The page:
- This is SLR heaven, or hell, depending on if you have the right equipment or not. Those who shoot SLRs can be heard throughout the continent cursing the fact that they don’t have the gear they want. In terms of lenses you’ll want to bring a couple. A zoom lens up to about 200-300mm (I used the 70-200mm 4fL), a wide angle lens downwards to something between 30-10mm (my 18-55mm covers that), and you might also want to bring a prime lens of 35mm or 50mm. My recommendation is that if you can’t afford the equipment, rent it before leaving home and take it with you. It’s worth it.
- Extra gear
- A polarizer is almost a necessity as the ice can cause all sorts of exposure issues.
- Pack a tripod around and it will save you from sticking your elbows in the snow so much. And, don’t cheap out. Get the best tripod for travel and save yourself the pain of fighting with your gear.
- I packed a monopod and I used it constantly. It has better mobility than the tripod, and stabilizes very well. Also, when shooting from the boat at night, the tripod won’t work due to the rocking boat.
- Lots of batteries – The cold air sucks batteries much faster than at normal temperatures. Pack a couple extras as you wouldn’t want to miss any cute penguin shots
- Memory cards and/or external hard drive – You will take thousands of pictures, so pack lots of memory.
- A nice set of binoculars will do you well especially in regards to wildlife crossing.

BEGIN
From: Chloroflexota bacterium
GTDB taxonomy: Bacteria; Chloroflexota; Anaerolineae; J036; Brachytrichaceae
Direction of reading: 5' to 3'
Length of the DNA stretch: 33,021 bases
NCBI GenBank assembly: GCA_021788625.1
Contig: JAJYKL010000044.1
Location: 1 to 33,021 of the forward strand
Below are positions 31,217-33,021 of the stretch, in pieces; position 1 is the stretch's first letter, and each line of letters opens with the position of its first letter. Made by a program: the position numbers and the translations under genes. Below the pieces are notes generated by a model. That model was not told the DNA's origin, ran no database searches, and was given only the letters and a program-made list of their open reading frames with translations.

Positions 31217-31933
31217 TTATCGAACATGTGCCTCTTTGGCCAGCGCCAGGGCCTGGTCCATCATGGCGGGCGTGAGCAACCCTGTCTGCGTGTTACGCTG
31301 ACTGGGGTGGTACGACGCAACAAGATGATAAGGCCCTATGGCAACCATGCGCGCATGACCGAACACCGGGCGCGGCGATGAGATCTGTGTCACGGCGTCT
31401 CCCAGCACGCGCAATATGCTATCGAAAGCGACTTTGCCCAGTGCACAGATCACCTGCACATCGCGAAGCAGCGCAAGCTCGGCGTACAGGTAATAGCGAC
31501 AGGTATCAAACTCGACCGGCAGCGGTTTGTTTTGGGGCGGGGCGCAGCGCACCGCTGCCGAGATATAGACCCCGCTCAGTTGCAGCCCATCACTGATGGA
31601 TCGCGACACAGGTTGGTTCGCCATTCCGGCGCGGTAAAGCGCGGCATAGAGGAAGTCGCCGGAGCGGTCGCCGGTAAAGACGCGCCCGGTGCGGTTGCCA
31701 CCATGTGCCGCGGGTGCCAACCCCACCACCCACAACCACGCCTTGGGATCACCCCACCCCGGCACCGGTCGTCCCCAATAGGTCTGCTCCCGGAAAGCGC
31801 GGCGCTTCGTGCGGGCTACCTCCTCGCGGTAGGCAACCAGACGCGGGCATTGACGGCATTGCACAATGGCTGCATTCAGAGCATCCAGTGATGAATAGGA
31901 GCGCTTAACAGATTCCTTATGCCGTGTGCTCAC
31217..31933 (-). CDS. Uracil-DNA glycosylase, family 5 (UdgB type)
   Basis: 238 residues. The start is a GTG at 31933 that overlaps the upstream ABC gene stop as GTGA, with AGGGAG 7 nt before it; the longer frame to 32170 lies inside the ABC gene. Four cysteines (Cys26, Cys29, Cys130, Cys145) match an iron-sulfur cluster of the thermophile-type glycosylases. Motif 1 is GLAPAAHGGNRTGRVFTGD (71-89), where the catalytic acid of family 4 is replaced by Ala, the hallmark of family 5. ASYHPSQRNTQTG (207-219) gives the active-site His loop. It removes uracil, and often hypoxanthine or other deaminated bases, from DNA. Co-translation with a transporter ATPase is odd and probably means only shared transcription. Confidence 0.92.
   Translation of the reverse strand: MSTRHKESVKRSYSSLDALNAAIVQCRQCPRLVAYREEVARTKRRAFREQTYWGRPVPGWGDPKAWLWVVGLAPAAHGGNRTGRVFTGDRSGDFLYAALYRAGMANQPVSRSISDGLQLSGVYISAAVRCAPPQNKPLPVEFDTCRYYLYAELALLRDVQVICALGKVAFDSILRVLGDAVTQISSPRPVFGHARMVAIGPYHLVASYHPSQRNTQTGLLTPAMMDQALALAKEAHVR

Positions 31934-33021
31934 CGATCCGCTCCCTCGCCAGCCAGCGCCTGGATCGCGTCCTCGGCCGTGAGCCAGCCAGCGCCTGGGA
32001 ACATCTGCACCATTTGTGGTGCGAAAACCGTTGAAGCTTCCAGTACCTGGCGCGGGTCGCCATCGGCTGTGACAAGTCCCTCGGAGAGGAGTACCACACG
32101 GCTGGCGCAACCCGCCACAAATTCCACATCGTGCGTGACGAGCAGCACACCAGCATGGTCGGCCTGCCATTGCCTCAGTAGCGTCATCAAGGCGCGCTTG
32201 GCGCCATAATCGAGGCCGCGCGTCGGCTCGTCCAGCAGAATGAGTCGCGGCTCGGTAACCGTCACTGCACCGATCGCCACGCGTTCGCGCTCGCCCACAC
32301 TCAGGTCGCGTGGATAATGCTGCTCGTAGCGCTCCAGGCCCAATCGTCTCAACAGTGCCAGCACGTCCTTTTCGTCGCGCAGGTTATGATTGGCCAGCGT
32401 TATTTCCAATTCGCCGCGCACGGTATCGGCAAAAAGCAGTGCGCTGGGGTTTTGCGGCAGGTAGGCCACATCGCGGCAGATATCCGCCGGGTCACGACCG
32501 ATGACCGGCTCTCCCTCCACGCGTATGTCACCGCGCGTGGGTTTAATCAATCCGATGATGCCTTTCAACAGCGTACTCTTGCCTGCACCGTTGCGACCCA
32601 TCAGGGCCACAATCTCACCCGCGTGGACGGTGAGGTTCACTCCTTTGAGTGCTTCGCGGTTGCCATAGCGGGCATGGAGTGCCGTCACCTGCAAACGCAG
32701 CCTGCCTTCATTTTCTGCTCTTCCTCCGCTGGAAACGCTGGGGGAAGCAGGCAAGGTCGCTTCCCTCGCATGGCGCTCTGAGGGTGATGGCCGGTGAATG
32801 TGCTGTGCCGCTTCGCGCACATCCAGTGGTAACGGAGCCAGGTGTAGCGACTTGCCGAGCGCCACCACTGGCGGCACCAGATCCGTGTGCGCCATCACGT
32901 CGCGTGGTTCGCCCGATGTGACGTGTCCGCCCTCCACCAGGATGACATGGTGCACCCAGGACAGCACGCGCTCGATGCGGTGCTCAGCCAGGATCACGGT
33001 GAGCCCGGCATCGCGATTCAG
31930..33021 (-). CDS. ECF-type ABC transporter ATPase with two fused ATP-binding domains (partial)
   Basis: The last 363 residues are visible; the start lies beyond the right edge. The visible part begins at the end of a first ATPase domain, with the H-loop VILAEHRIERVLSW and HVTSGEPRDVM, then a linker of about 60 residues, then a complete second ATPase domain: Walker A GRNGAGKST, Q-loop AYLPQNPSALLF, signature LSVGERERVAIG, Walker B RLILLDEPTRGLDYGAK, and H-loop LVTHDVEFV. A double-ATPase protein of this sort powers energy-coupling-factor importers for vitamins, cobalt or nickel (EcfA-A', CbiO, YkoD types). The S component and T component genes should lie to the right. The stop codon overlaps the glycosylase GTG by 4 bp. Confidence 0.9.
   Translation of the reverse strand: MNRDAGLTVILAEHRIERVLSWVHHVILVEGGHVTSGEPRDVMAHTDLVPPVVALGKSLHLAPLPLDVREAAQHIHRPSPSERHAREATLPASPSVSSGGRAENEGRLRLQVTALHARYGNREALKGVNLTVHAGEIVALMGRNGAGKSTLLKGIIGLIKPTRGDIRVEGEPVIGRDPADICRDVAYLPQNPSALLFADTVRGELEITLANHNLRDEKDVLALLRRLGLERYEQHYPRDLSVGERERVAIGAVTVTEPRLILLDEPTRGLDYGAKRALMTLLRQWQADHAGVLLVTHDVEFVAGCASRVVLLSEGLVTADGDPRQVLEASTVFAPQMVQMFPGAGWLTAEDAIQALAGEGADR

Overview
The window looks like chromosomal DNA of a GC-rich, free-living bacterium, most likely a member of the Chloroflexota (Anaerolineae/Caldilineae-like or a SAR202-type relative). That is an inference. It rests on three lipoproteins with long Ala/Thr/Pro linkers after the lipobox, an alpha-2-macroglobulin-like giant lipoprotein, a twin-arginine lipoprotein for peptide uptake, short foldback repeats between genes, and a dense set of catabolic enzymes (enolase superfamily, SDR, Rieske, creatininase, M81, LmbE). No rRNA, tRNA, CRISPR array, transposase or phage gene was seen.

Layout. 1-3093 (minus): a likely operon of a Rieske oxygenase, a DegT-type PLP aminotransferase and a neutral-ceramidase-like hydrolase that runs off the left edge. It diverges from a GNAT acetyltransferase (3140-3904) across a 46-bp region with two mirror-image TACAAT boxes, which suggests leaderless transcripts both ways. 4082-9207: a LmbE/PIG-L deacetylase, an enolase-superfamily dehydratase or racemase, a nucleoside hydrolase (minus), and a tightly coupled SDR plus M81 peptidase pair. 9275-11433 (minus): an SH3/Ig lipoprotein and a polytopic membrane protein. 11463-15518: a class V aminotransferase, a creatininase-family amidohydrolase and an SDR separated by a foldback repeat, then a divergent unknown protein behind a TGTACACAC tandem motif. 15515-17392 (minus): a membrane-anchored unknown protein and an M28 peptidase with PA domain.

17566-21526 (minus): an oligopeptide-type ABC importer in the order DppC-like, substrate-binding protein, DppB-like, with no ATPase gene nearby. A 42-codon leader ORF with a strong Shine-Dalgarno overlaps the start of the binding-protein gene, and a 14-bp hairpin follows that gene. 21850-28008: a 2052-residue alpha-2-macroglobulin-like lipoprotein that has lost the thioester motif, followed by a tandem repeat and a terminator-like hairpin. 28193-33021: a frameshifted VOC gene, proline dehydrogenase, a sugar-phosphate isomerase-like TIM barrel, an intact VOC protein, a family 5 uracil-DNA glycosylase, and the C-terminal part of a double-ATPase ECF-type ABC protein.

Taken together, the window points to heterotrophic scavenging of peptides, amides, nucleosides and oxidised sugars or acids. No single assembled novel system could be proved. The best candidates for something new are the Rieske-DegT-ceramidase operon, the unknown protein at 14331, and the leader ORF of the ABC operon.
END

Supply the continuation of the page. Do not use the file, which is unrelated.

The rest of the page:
Obviously you will be packing any normal prescription medicines with you. What you may not have thought of regards the famous Drake Passage (more on that tomorrow). The Drake passage is famous for stealing the lunches of many visitors, and for that you might want to pack some sea sickness tablets or patches.
Food and Drink
Each day three full meals are served, and there are usually two or three different parts of the day where snacks are available. You will have no shortage of eating opportunities. However, if you have an addiction for Argentinean alfahores like I do, then you might want to pack a couple for the journey, there’s no 7/11 in Antarctica. As drinks are concerned, there is a well stocked bar. But when you’re in Ushuaia you may want to stop in at the liquor store to pick up a bottle or two of the good stuff to take with you on your trip.
Don’t forget to pack your adventurous spirit. This is a trip of a lifetime that I think everyone should take part in. Don’t worry if you forget to pack it, because Antarctica has a noted history on drawing the adventurous nature out in everyone.
***If you liked the guide for What to pack in Antarctica, stay tuned for more on the Antarctica series. On Tuesday, January 18th you’ll be able to read my article on “Surviving the Drake Passage” over on Peregrine Adventure’s Blog. Coming up I will have an Article called “Exploring the South Shetland Islands.